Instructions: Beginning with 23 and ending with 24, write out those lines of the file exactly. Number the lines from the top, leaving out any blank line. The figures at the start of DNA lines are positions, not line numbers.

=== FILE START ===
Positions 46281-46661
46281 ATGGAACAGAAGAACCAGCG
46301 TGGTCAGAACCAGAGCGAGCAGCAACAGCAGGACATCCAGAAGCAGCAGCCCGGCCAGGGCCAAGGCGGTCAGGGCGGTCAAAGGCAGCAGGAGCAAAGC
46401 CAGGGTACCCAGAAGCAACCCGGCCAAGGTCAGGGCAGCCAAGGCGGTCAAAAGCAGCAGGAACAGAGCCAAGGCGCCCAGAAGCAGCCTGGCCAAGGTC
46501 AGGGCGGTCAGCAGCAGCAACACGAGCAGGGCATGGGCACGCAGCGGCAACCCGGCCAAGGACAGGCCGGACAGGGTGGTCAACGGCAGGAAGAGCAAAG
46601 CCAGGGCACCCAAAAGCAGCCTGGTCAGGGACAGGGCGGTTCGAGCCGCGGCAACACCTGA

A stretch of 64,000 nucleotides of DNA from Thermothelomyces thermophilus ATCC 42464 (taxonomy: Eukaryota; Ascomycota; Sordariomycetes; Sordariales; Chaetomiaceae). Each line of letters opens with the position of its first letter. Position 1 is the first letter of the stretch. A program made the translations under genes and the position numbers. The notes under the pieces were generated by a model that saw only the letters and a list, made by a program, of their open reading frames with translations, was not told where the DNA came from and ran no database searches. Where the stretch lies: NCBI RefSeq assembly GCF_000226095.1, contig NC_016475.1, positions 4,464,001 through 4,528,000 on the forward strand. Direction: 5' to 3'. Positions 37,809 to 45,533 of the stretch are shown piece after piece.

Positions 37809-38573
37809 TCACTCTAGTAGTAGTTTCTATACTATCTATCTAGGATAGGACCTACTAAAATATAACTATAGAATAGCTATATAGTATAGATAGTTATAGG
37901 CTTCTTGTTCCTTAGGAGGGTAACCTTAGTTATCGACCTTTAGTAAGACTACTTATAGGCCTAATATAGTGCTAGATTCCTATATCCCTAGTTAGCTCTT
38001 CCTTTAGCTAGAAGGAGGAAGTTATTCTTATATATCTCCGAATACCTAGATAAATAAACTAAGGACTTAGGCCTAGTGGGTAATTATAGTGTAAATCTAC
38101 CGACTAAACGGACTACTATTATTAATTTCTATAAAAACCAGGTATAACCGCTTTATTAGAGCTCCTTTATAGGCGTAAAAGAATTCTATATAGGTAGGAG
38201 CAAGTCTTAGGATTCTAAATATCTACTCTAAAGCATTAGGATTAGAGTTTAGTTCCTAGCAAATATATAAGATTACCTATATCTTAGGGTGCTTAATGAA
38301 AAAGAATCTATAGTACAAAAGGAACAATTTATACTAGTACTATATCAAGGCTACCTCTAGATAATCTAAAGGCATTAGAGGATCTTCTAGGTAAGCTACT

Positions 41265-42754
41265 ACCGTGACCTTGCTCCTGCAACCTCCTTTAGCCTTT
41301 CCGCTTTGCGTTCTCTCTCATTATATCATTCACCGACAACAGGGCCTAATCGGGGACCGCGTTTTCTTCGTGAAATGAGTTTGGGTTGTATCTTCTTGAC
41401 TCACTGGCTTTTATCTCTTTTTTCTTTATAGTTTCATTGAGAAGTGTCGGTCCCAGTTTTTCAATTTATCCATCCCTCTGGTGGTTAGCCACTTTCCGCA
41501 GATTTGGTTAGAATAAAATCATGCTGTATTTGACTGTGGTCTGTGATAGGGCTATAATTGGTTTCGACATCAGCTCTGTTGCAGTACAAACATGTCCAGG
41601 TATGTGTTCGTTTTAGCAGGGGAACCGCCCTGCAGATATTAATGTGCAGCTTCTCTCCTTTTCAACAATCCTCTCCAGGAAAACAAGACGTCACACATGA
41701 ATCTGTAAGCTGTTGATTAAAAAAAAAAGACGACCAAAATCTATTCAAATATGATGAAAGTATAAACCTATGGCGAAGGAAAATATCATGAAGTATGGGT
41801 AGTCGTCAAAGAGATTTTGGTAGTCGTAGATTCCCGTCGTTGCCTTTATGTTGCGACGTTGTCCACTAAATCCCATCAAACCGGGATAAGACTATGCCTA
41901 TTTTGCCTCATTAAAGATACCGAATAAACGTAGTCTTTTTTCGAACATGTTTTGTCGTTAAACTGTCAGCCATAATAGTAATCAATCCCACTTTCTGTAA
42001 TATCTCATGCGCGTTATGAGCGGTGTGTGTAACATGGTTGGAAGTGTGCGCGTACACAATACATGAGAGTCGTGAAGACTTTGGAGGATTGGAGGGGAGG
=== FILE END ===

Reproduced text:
41901 TTTTGCCTCATTAAAGATACCGAATAAACGTAGTCTTTTTTCGAACATGTTTTGTCGTTAAACTGTCAGCCATAATAGTAATCAATCCCACTTTCTGTAA
42001 TATCTCATGCGCGTTATGAGCGGTGTGTGTAACATGGTTGGAAGTGTGCGCGTACACAATACATGAGAGTCGTGAAGACTTTGGAGGATTGGAGGGGAGG